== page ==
There are several keys to success in using games to teach. The first and foremost is to be enthusiastic. People are always asking me, "Is this game fun?" Believe me, "fun" is relative. "Fun" for one person is "boring" for another. However, enthusiasm is usually the defining factor. If you are enthusiastic about a game, your children are more likely to enjoy it and learn from it. The reverse is also true. Don't expect learning to occur if the game is forced. Don't ever "assign" a game like you would assign a page of math exercises. That is a sure way to kill any learning that the game might have promoted. So, rule #1 is have fun! If it isn't fun, go do something else. Rule #2 is play with your kids. Unless you have older children who enjoy playing games on their own, don't expect children to play games without you. Try not to think of games as a substitute babysitter. Some games are fine for children to play on their own, but don't count on it. Be prepared to play with your children. Rule #3 is relax! Rome wasn't built in a day. If you're teaching math facts or phonics with games, don't expect miracles. You might get one occasionally, but patience is vital. Don't worry, your child will eventually learn that 7+3 is 10. Just keep playing. When you are tired of one game, play another. Have some quick games that you can take with you anywhere (cards, "Chips", auto bingo, guessing games) so that in those odd, annoying moments when you have to kill some time, you can fill the minutes of waiting with something productive. I'd like to add a suggestion to the "rules." Find out your children's favored learning style(s) as you incorporate games. Most people like some games, but a person's learning styles can make a great deal of difference in the types of games he will enjoy. Discovering Your Child's Learning Style by Mariaemma Pellulo-Willis and Victoria Hodson is a book designed to help you understand how your child learns most easily. That in turn can help in choosing the best games for your child. If you have more than one child, they will likely be different but, don't despair, most games appeal to more than one personality type and learning style so you can all play together and enjoy many games. Always remember that you can alter the rules to suit your children's learning style or academic needs. It always helps learning if the players talk through the plays explaining what their moves are and how it affects other players. That way you add an auditory and a verbal component.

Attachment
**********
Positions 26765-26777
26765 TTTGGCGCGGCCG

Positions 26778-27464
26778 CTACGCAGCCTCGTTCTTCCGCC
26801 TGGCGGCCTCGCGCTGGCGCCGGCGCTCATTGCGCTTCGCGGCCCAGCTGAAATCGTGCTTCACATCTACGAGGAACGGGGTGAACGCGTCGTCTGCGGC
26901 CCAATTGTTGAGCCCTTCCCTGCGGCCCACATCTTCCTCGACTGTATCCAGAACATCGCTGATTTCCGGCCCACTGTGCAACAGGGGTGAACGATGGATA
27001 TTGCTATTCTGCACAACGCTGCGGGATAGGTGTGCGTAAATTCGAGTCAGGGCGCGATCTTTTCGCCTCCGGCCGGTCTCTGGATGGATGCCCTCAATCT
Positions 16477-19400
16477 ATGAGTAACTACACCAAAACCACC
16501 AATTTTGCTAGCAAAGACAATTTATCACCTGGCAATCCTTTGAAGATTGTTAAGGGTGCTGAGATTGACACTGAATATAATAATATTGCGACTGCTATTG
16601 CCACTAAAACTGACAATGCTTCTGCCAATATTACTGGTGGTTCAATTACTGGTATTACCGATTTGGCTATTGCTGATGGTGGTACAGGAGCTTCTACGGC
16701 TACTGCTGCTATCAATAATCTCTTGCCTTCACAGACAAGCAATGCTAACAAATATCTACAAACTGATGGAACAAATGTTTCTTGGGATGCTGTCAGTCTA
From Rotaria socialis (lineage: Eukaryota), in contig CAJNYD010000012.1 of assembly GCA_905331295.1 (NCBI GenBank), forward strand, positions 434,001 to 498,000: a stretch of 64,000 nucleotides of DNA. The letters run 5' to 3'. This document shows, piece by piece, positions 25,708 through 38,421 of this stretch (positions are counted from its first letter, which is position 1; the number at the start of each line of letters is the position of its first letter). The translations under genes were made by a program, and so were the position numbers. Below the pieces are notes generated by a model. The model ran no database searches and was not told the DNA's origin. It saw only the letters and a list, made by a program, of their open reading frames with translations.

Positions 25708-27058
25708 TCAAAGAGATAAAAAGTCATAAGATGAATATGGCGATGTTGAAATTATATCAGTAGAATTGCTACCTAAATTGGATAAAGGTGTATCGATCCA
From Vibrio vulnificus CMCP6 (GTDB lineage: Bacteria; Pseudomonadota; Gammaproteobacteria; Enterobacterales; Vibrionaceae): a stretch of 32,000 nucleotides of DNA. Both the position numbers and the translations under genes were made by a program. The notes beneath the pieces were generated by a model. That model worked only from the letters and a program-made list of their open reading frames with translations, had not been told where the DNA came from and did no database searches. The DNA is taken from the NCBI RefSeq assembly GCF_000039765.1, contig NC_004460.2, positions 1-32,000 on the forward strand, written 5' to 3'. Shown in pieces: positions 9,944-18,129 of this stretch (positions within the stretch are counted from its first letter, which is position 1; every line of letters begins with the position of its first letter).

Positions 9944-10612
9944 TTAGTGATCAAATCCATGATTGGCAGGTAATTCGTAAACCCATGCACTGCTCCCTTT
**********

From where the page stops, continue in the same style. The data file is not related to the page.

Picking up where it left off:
Before you buy a game, think about your learning objectives. Some games are very specific to one subject area (Time to Divide teaches only multiplication and division facts). Other games teach a wide variety of things (The Garden Game from Ampersand Press teaches Botany, Gardening, Weather, Ecology). The more a game teaches, the longer its useful life is likely to be. However, some games that are limited in scope are also fun for all ages simply because they contain the elements of chance and skill. Set is an immensely popular game of perception that can be enjoyed by children as young as five or six as well as by adults. Its useful life is close to forever and you become more and more skilled at recognizing more complex sets the longer you continue to play it. It is infinitely challenging. So think about what you want out of the games you buy.